…there were bits of bodies everywhere, like a slaughterhouse – brains, livers, arms, trunks. I couldn’t describe it. The bombs landed right into the huddled mass of prisoners & blown them to pieces. The doctors and the boys worked like Trojans doing amputations in the field. Arms and legs were put in a stack like a wood heap and to make it worse some desert dogs were having a feast on the remains. One of our blokes was doing an Italian, who had his arm just hanging by a bit of tissue, hacked the arm off with a jackknife. When he returned a bloody dog had the arm in his mouth. And was streaking over the hill when an MP shot it with his revolver. We worked all that day and through the night & done around 300 operations on the spot. Near one bomb crater, we shovelled bits and pieces in the hole and covered it in…it is not so much the shrapnel but the concussion that does the damage”
“We were in an olive grove with wounded men under every tree before we got word to get going and they gave us hell here, the guns tipped toward the men under the trees and straked is with machine guns. I nearly took a soilly here. I heard a plane roaring down & looking up saw a Messerschmitt 109 diving straight for me. You should have seen me move. I dived for the nearest tree and just got there before he opened up with his machine guns (6 of them, 3 in each wing). The chatter of them was deafening as he flew as low as 100ft from me, the b———-d…any man on Crete who never prayed was a bloody liar…
…anyway I had the job of getting 300 walking wounded to the beach which was 45 miles away (they told us 7)…what a march keeping our movement secret & taking cover by day and moving only at night…the hours of daylight would drive you crazy…a road was being done over by Junkers 87s and heard Jerries trench mortars landing very close so I said to Kev & Bill “let’s go” daylight or not I was moving. Bill told me he’d had enough and couldn’t stand it any longer then I noticed for the first time he was bomb happy (shell shock) his head was nodding nineteen to the dozen, eyes staring and hands shaking…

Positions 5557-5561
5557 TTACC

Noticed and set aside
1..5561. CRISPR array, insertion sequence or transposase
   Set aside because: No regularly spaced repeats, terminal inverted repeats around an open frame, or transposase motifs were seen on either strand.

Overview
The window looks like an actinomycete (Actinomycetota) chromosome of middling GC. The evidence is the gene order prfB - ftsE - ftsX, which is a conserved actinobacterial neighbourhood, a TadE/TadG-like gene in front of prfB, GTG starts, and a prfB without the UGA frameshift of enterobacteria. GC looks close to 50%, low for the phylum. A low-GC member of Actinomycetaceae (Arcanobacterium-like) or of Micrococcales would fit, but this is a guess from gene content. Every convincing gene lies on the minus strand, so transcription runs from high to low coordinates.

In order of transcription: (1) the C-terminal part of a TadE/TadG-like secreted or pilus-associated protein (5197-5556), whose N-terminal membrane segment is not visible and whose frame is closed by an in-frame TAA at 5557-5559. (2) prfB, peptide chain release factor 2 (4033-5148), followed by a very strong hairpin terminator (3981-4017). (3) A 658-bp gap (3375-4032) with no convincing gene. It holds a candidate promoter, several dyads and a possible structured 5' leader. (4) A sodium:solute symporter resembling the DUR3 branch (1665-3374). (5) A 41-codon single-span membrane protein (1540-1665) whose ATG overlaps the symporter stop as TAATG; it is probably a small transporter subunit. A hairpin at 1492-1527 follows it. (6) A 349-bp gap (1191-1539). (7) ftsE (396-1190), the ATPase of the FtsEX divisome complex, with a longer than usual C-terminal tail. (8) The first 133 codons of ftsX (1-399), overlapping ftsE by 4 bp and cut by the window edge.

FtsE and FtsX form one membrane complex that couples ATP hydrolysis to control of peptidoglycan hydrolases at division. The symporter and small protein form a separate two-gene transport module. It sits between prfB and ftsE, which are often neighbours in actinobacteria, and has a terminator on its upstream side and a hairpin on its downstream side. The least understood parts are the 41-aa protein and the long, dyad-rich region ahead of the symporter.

…water was scarce. My mouth like blotting paper and we were in rotten condition until we came across a bombed truck so we drank the radiator water (rust, oil and all). It was like nectar…I never thought hunger was so crook…I couldn’t keep my mind off food, even dreamt of it and of the crusts I’d wasted (Kev admitted the same)”
NEW GUINEA – 1942
“Meanwhile Private Jenkins was sent through by jeep to act as a guide…however about 50yds from the corner; a sustained burst of MG fire whistled around us which was tragically funny as I looked behind to see the boys moving up the track. After the burst I dived for cover in the tall Kumai grass and when I looked back there wasn’t a man to be seen because when I dived they all dived too. We stayed about 1/4 hour and I decided I couldn’t stay all day so I decided to risk it and make a dash for it…a man every two minutes…without mock heroics my knees were knocking as I got to my feet and darted 200 yards long and expected to get one in the guts at any moment…
…to my sorrow around the corner we came across poor George Jenkins who had been the guide- shot-our first casualty and we’d only been in the place 5 minutes and a sniper had got him. The bullet had plowed through his scalp from ear to eye and his face was a mess. Poor bugger. All he was worrying about was that he wasn’t able to tell us about the snipers and was we alright? I slipped a shell dressing on his skull and carried him back – lucky bugger he’ll go home now…
…this bloody war is a terrible mental strain. You can get shot anywhere with snipers (who never live more than two hours anyway after they’ve climbed the trees) because our boys comb the branches with Brens and they dangle like rabbits from their perch). I’ve lost about 2 stone since I’ve been in action here. It’s tough believe me.”